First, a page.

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Mail February 13-19, 2008

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On Mental Lockups

I am writing in regard to Peter Wollheim's recent article, "Do Iron Bars A Mental Hospital Make?" (BW, Feature, Jan. 23, 2008). I respectfully request that you take note of the following corrections and clarifications.

The first paragraph says that Gov. C.L. "Butch" Otter wants to turn a state prison warehouse into a 300-bed facility to house people the state deems too dangerous to themselves or society to be free. That is incorrect.

It is true that the Idaho Department of Correction wants to convert the warehouse at Idaho Correctional Center into a housing unit at an estimated cost of $6.5 million. The dormitory-style facility would provide housing for 304 inmates. Separately, the Idaho Department of Correction wants to build a 300-bed secure mental health facility at a location that has not been determined at an estimated cost of $70 million. Your writer has mistakenly combined two separate proposals and presented them as a single initiative.

The article contains other errors that confuse readers and further the stigma associated with mental illness.

The article says, "the plan will involve a 300-bed facility, with 260 of these set aside for violent mentally ill inmates." Admission to the facility for inmates would be based strictly on the presence of a major mental illness and the need for enhanced treatment services. Violence is not a factor in placement as many inmates suffering from mental illness are non-violent. The only segment of the population that would be, by definition, "dangerously and mentally ill" would be those civilly committed under statute 66-1305.

The article also misrepresents my views. The article says, "As it stands now, she says, those with civil commitments don't get a lot of time out of their cells." The article fails to make clear I was referring only to patients at Idaho Maximum Security Institution and not at state hospitals.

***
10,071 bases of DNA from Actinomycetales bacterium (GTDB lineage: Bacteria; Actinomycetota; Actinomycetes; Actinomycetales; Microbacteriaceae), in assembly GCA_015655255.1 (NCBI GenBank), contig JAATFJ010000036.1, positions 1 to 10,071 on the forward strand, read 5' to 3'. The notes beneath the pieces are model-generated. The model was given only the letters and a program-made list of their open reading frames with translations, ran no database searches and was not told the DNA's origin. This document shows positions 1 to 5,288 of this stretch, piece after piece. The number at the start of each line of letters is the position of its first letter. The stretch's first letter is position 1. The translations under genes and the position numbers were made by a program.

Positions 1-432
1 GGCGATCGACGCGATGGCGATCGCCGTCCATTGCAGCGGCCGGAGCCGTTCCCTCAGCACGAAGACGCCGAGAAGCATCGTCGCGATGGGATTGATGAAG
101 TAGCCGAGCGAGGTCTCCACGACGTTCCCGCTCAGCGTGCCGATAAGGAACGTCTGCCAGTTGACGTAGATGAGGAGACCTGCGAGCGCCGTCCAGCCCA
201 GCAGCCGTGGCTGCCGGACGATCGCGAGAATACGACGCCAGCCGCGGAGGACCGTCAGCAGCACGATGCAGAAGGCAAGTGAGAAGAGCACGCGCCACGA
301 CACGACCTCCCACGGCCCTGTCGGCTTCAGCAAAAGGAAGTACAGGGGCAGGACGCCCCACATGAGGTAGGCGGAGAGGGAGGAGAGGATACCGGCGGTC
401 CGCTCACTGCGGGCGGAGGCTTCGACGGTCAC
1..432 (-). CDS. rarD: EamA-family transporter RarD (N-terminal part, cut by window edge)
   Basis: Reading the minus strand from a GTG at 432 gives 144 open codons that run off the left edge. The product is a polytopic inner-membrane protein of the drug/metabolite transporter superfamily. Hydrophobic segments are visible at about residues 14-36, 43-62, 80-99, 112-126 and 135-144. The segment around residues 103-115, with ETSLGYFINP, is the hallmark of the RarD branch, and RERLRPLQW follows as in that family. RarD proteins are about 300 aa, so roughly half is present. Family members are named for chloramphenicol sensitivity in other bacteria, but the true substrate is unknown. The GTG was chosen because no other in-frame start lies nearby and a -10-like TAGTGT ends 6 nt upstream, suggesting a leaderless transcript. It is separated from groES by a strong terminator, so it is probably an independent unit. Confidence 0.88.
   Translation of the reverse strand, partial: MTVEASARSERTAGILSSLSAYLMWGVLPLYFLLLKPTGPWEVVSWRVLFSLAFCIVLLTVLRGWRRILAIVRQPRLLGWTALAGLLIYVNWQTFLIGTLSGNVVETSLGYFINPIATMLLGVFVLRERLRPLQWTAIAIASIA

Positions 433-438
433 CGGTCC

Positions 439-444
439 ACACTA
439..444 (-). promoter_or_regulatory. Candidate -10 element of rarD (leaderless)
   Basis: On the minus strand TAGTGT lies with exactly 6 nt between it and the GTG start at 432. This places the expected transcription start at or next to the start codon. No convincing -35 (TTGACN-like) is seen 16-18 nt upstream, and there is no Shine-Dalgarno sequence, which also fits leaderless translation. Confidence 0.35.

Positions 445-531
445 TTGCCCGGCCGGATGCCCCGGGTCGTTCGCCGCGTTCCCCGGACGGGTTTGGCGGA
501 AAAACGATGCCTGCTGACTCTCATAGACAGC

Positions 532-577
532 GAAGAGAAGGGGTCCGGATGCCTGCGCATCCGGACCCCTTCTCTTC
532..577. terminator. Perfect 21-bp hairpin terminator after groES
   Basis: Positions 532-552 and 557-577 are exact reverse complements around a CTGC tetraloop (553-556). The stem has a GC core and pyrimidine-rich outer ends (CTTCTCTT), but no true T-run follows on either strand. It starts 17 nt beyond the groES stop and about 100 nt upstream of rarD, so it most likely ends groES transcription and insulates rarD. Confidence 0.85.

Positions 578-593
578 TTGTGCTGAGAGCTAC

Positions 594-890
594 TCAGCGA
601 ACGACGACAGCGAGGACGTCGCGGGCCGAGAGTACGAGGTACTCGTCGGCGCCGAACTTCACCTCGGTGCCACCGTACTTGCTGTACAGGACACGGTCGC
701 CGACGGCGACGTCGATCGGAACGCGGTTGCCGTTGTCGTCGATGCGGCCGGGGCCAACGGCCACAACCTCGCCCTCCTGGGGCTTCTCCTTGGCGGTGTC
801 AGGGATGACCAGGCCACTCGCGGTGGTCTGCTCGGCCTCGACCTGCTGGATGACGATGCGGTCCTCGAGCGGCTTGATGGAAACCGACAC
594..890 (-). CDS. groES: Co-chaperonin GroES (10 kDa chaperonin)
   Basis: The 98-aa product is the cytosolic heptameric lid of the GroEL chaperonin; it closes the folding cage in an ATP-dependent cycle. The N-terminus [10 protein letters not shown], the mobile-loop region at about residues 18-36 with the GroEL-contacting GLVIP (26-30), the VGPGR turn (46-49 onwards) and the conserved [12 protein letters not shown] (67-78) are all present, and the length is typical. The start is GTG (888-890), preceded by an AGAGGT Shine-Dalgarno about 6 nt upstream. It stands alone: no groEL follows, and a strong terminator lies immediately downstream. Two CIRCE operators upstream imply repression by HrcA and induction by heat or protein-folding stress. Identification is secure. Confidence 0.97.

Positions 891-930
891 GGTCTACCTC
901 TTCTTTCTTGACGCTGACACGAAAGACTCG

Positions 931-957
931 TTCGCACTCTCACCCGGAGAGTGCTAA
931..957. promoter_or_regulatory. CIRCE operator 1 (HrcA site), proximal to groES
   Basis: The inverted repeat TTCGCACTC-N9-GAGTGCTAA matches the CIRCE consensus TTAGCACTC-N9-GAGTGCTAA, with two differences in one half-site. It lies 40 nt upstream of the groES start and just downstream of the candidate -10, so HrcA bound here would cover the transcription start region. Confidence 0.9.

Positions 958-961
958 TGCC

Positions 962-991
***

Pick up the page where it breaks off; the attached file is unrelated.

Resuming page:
The article quotes me as saying, "We definitely need something different from a state hospital, which tends to be contraindicated for people with major, major mental illness and is not well-equipped to meet their needs." I was referring to the current situation of placing people with major mental illness who have been civilly committed as "dangerous and mentally ill" in a maximum security prison that provides primarily security with limited access to treatment opportunities. I was not referring to the quality of care offered by state hospitals.

In addition to what was said, I ask you to please take note of what was not said. The article fails to give adequate attention to the fact that the proposed secure mental health facility would be just one element in the continuum of mental health care for the people of Idaho. Instead, the article frames the discussion as a question of "highly centralized and institutionalized treatment" versus "a more proactive and localized approach." In doing so, the article fails to acknowledge an important facet of this debate and the significant need for such a facility, especially for people committed to the care and custody of the Department of Correction who require treatment for major mental illness.

—Mary Perrien, Ph.D., Chief, Division of Education and Treatment, Idaho Department of Correction

Wollheim Responds

1. While the first paragraph of the story does use the term "warehouse," the section of the article on the proposed conversion of the Idaho State School in Nampa makes it clear that this is a different facility and that the conversion is an interim step.

2. I respectfully disagree with Dr. Perrien that the quote concerning civil commitments refers only to the Maximum Security Institution.

3. My notes indicate that Dr. Perrien was referring to how state hospitals are ill-equipped to deal with populations for which they were not designed or staffed.

4. The comments concerning "highly centralized and institutionalized treatment" versus "a more proactive and localized approach" are made in the context of attacks by Kathy Garrett and other mental health advocates on the proposed plan. The point is that these critics fear that the new facility will not provide the "continuum of care" which Dr. Perrien and others would like to see. Instead, it will serve as a poor substitute.

—Peter Wollheim

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